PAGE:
Then the real dawn and two deer came slowly but steadily up the hill and close enough for a try.  They stopped behind a trio of oaks and then some minutes later disappeared as smoke.  It would be revealed later in the full light of the morning how they pulled that off. Half and hour later a spike buck came up the same trail and casually wandered around as I scoped him out and plotted his demise - but he walks - there is plenty of time. Then another spike an hour on. Different from the first, he has a wide and long pair of straight tines - looking sort of spike elkish - very cool he walks as well. I was feeling pretty fat and happy up in my tree but by now my feet were cold and I had to pee, but I couldn't immediately climb down because as I looked to my right there was another deer slowly making its way in my direction. This one moved differently from the others and was coming into the wind - not the preferred scenario. And of course, this was the one with real headgear.  The horns bobbed and weaved for what seemed a long time as he tried to figure whether to keep coming and get killed or to bug out - he decided the latter. Through the scope I saw a smallish eight pointer - if there were brow tines - a nice basket buck. But he was in the thick oak and hazel brush - not a good shot.  He walks.

Another four hours were spent in the tree over the remainder of the weekend and three more does were seen. Most of the weekend was devoted to splitting the birch and filling up the woodshed. And the family filled their tags out at the farm.

Friday was Veteran's Day and a holiday from the daily grinder. I got a late start and flushed a little fawn as I walked in towards the stand. About an hour passed and a big doe walked right on by at about thirty yards. This was the most golden opportunity so far and I scoped her out good.  My sector was hunter's choice this year, so she was meat to me - but I let her walk............what could go wrong ?  Saturday I figured I had blown the whole deal by passing on the doe, as I did not see any deer that day.

So Sunday dawned with confidence and feeling good vibes. About a half hour after dawn I was intensely looking left down the hill when I got the spidey sense. The tingle. The pull. That thing..................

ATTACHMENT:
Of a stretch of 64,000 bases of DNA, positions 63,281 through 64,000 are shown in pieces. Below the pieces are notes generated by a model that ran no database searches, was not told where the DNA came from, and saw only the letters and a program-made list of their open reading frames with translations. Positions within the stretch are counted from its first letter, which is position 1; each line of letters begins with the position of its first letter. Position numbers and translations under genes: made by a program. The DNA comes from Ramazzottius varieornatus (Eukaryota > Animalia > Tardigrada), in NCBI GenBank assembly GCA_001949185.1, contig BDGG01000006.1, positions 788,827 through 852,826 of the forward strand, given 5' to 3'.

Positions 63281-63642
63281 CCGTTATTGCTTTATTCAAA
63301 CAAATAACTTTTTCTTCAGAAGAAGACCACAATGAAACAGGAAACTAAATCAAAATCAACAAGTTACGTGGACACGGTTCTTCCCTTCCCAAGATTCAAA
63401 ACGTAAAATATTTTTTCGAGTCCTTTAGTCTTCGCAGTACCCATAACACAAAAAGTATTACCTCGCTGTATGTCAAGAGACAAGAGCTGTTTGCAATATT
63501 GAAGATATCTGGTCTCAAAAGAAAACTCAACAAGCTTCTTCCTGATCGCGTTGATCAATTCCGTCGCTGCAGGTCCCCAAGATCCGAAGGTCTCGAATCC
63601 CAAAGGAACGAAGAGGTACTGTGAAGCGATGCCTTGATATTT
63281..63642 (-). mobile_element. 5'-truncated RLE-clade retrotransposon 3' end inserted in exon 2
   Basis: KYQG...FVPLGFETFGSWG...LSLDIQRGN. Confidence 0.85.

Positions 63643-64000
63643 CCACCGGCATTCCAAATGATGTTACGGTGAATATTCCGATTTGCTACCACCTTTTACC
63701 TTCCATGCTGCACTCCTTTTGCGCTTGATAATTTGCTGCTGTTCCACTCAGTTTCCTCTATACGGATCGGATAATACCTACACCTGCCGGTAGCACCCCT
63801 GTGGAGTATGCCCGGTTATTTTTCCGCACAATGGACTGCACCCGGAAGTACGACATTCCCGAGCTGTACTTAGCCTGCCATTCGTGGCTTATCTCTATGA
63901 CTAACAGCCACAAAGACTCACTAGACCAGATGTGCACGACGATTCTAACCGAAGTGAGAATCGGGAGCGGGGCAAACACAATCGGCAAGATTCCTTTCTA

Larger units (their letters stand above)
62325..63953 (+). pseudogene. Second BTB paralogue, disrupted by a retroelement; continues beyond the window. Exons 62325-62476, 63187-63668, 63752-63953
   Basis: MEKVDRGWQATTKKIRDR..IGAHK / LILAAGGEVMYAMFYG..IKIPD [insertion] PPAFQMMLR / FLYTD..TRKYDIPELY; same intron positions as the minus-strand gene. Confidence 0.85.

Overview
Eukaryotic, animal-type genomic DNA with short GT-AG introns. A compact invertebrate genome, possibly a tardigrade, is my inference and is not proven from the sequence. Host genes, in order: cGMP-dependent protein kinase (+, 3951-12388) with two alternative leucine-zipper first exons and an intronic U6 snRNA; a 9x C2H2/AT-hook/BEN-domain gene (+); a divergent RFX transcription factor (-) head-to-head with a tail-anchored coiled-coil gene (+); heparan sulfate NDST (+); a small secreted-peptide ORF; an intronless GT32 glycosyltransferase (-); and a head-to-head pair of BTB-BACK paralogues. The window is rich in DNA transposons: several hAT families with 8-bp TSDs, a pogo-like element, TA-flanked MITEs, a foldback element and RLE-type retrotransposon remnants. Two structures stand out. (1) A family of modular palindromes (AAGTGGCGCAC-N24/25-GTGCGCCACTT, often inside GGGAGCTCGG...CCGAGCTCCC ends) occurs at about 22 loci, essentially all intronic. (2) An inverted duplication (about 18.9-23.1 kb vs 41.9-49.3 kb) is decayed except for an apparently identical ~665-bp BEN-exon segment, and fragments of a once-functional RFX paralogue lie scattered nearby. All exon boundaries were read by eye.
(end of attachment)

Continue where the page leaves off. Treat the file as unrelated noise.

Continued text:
As I turned my head slowly back to the right, there was a buck right there. Fifteen yards and walking fast with a stiff legged gait, he gave me no time to think or even get nervous. Boom!   ............  Loud like a cannon in the windless morning!

The buck lurched upward with a hunched leap and bounded down the hill. I had expected it to drop in its tracks, so had a moment of panic as I watched the second, third, fourth, fifth bound down the hill.  But then it faltered, changed directions, and ran headlong into a jack pine. Down. Flat. Done.

So, I guess it's true - deer don't look up - except for the opening day buck that came upwind, none of the deer that I saw made me.  And that was the big difference this year.

No brow tines

Then the work

Then a very late but excellent breakfast

Wednesday, November 9, 2016

Madness in November

Sitting in my tree over the past weekend, I pondered on the potential dreaded outcome of the pending election that would occur but a day after my 64th birthday. How did we get to this place? Several of my oldest chums have become of the paranoid "they want to take my guns away" mindset. They truly believe that there is an organized government plot to ruin their lives, belief being the construct here - it saddens me that they have long since forgotten how to think. My life and theirs have gotten a hell of a lot better since we struggled with Nam and Nixon all those years ago, then worked both our collective and separate ways toward jobs and careers and families and now nearly retirement at the end of the long haul. Sure it's all been hard work, but we still sit in trees each November in hopes of bagging a deer, walk the trails for grouse, blast into the sunrise at diminished duck flights, work the dogs on the odd rooster and care less about answering [no] to 20 questions on a two minute background check. Reality does not suck, guys.
Three bucks walked past my stand that morning - all safe - I guess I was not really interested in pulling the trigger. Maybe next weekend.

So on Tuesday, my short little spit of time in the cosmic ocean clicked another digit on the rusting counter. The old chums predictably voted for lunacy and I have become............

A More Reluctant Member of the Species.

Wednesday, October 19, 2016


When the grouse season opened a month ago, I rambled around the forest up at the cabin in the wolf country with all three dogs and no shotgun.  The idea was to see what the boys could find in the way of coveys and try to gauge what might be shoot-able later in the season. The condition of the forest was pretty much as if September and July were the same season. The dogs did their job, flushing what I can only assume were multiple birds. Being pretty hard of hearing anymore and not even being able to see the dogs at 20 feet into the brush, I just assumed there was a good crop of grouse to mess with later on down the line.  At one point there were four grouse in the trees craning downward watching all the canine mayhem beneath their safe perch and then two more flushes before I called the boys back to heel. Pretty hopeful, that.

Over the past weekend, I returned with the intention of hunting and picking cranberries. 
Much had changed. Most of the leaves were down and the woods had opened nicely.


Where in August there were oodles of green cranberries, I picked exactly nine. 9!
And with shotgun in hand exactly one grouse was encountered. One! Mysterious indeed.

But then...............

The sunset was killer, the whiskey in the glass was mellow, and  anytime in that wild place is great grand stuff.